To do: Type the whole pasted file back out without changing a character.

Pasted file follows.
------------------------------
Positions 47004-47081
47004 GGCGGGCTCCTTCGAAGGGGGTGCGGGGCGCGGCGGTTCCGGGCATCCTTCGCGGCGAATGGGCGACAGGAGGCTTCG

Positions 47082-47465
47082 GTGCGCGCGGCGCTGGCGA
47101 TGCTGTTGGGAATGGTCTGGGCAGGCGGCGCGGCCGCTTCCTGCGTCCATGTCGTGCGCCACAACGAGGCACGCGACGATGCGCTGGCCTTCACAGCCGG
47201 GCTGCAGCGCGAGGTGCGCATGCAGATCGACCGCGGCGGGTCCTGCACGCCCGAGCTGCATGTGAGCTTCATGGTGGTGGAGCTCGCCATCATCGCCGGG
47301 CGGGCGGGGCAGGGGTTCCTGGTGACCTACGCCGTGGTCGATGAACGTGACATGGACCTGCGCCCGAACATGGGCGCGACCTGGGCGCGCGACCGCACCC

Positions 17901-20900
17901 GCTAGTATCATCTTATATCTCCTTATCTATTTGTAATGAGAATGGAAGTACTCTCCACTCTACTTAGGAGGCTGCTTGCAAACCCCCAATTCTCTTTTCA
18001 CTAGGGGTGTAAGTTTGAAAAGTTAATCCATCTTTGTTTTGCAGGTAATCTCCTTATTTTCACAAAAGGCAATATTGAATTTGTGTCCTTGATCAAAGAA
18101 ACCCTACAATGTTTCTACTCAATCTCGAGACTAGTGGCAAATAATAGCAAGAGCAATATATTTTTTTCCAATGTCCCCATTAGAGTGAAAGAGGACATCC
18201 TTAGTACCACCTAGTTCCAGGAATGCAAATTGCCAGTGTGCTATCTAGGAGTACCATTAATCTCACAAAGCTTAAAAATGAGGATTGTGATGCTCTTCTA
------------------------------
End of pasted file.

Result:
Positions 47004-47081
47004 GGCGGGCTCCTTCGAAGGGGGTGCGGGGCGCGGCGGTTCCGGGCATCCTTCGCGGCGAATGGGCGACAGGAGGCTTCG

Positions 47082-47465
47082 GTGCGCGCGGCGCTGGCGA
47101 TGCTGTTGGGAATGGTCTGGGCAGGCGGCGCGGCCGCTTCCTGCGTCCATGTCGTGCGCCACAACGAGGCACGCGACGATGCGCTGGCCTTCACAGCCGG
47201 GCTGCAGCGCGAGGTGCGCATGCAGATCGACCGCGGCGGGTCCTGCACGCCCGAGCTGCATGTGAGCTTCATGGTGGTGGAGCTCGCCATCATCGCCGGG
47301 CGGGCGGGGCAGGGGTTCCTGGTGACCTACGCCGTGGTCGATGAACGTGACATGGACCTGCGCCCGAACATGGGCGCGACCTGGGCGCGCGACCGCACCC

Positions 17901-20900
17901 GCTAGTATCATCTTATATCTCCTTATCTATTTGTAATGAGAATGGAAGTACTCTCCACTCTACTTAGGAGGCTGCTTGCAAACCCCCAATTCTCTTTTCA
18001 CTAGGGGTGTAAGTTTGAAAAGTTAATCCATCTTTGTTTTGCAGGTAATCTCCTTATTTTCACAAAAGGCAATATTGAATTTGTGTCCTTGATCAAAGAA
18101 ACCCTACAATGTTTCTACTCAATCTCGAGACTAGTGGCAAATAATAGCAAGAGCAATATATTTTTTTCCAATGTCCCCATTAGAGTGAAAGAGGACATCC
18201 TTAGTACCACCTAGTTCCAGGAATGCAAATTGCCAGTGTGCTATCTAGGAGTACCATTAATCTCACAAAGCTTAAAAATGAGGATTGTGATGCTCTTCTA